Keisha N. Blain
teaches African American and gender and women’s history at the University of Pittsburg. Her book Set the World on Fire: Black Nationalist Women and the Global Struggle for Freedom
(University of Pennsylvania Press, 2018) tells the story of an overlooked group of black women leaders in the aftermath of a declining Marcus Garvey’s black nationalist movement of the 1920s. Building on numerous religious and political ideologies, Garveyite women organized black workers from the Mississippi Delta to Harlem and built transnational alliances in the pursuit of global black liberation and nationalism. They followed strategies such the Greater Liberia Bill seeking funding from the U.S. government for black emigration to Africa. In doing so, they formed unlikely alliances and remained outside the established civil rights organizations tapping the frustrated aspirations of thousands of African Americans in mid-century America. Over a period of four decades, they never gave up on their dream of a return to Africa and building a black nation recognized on the international stage. Set the World on Fire,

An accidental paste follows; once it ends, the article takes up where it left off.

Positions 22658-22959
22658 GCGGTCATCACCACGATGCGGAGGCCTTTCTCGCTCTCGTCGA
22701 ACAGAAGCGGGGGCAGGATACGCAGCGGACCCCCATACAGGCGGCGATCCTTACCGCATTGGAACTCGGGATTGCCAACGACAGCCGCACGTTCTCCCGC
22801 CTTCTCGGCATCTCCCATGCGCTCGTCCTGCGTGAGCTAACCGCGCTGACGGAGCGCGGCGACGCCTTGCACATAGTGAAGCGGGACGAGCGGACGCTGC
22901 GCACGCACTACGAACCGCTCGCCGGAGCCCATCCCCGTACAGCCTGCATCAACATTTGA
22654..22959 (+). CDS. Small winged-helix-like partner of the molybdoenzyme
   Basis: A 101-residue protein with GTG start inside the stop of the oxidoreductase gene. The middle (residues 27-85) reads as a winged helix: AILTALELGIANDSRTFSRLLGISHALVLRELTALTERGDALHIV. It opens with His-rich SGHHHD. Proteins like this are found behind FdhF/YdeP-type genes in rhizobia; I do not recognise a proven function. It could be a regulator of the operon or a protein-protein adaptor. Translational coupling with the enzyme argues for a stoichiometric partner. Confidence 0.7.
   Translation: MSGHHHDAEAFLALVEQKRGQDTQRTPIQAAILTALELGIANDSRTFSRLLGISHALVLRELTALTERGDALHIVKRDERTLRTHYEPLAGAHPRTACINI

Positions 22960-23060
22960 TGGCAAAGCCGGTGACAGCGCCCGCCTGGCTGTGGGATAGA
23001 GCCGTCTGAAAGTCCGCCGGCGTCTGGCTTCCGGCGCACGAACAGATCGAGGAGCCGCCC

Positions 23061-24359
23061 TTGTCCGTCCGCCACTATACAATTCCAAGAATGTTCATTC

offers a continuous link between the nationalism of the Garvey movement and Black Power of the 1960s in which women were key.
This episode of New Books in American Studies was produced in cooperation with the Society for U.S. Intellectual History
Lilian Calles Barger, www.lilianbarger.com, is a cultural, intellectual and gender historian. Her current book project is entitled
The World Come of Age: An Intellectual History of Liberation Theology, forthcoming in 2018 from Oxford University Press.